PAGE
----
The subject matter of the panel extended way beyond mere academic speculation, and I recall a tone of seriousness in the dialogue among the speakers. The U.S. and the Soviet Union were playing a dangerous cat-and-mouse game around the world. “The Day After” would show us what that meant with more dramatic effect. This episode of “The Americans” brilliantly brought back those memories.
A personal note: At NYU Law, I volunteered to help out with that nuclear arms program. By doing so, I got to join the pre-panel dinner with the speakers in the faculty dining room. I mostly kept my mouth shut out of fear of saying something stupid. Nevertheless, I was thrilled — I was sharing a meal with some heavy hitters — this was cool stuff for me!
In return for this perk, however, I was handed a lot of grunt work by the senior editors, for our main post-panel task was to transcribe and edit the proceedings for publication. I was assigned to proofread the transcript and to generate dozens of footnotes documenting facts and events described by the panelists, a hefty pre-Internet research project that ate up countless hours in the dungeon level of the law library.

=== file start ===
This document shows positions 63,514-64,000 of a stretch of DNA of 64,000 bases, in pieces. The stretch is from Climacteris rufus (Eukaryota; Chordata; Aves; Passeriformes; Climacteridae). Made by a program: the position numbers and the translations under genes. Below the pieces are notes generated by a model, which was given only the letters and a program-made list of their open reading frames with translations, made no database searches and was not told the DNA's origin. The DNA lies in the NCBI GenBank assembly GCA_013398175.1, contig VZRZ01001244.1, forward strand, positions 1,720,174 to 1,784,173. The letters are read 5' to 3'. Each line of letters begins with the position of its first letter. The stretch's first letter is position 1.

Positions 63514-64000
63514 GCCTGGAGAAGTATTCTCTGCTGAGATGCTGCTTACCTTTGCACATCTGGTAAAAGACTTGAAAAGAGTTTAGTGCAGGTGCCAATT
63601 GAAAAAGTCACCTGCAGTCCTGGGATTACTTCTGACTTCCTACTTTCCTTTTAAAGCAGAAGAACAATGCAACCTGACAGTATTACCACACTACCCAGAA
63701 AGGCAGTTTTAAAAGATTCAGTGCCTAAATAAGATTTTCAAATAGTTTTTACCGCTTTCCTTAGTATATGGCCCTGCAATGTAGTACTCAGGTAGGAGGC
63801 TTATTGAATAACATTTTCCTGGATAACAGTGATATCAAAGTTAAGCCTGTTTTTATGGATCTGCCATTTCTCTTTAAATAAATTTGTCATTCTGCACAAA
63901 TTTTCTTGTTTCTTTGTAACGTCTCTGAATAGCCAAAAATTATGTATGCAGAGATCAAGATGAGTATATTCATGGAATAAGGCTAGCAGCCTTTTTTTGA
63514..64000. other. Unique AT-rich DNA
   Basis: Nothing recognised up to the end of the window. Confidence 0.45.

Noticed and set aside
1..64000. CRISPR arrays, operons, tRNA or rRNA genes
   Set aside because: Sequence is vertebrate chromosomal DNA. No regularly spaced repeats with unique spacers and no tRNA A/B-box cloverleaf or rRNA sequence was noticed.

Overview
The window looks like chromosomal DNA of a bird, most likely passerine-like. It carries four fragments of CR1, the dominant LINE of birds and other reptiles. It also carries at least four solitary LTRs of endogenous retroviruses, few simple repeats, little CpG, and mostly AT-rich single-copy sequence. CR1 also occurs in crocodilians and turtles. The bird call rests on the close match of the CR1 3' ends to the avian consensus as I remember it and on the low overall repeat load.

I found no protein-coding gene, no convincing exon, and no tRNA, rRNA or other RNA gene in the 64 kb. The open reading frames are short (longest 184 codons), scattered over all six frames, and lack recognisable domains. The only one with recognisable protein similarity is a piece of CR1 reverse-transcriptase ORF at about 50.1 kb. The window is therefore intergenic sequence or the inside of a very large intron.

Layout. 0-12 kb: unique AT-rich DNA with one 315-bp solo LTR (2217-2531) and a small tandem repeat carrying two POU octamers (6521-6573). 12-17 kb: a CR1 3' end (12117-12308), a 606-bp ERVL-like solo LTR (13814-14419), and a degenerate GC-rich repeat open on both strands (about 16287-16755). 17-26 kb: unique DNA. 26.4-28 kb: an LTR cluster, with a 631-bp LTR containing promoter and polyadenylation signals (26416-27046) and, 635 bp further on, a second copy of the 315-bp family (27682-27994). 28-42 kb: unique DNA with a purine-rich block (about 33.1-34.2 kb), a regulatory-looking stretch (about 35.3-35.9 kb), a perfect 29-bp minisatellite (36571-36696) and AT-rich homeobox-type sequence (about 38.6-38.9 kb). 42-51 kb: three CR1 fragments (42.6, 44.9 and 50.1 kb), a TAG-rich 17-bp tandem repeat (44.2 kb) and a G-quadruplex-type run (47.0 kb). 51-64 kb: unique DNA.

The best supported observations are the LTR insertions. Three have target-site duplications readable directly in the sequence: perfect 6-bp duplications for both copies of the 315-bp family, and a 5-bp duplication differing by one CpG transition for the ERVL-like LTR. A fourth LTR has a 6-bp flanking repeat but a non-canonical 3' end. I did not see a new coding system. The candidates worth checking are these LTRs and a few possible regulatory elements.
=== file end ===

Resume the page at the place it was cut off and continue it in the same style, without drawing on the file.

Working on this journal was my introduction to graduate-level scholarly work. I can’t say that the experience of developing footnotes from scratch to verify the accuracy of the panelists’ remarks was all that enjoyable! In fact, it persuaded me to pass up an opportunity to serve as a senior editor during my third and final year of law school. I didn’t want to spend my last year at NYU editing more manuscripts and chasing down more sources in the library.
Now, of course, I’m writing hundreds of footnotes for my own scholarly articles. What a twist! Let’s just say that this was not a foreseeable development during my more anti-authoritarian law school days.
Celebrated writer Herman Wouk has reached the century mark, and he has just published what he tells us is his final book, a slim autobiographical sketch titled Sailor and Fiddler: Reflections of a 100-Year-Old Author (2016).
I cannot claim familiarity with Wouk’s full body of work, but two of his signature novels, The Winds of War (1971) and War and Remembrance (1978), and the pair of award-winning television mini-series they spawned (in 1983 and 1988-89, respectively) have profoundly shaped my understanding of the Second World War. I know that I am not alone in saying this, especially among those of my generation.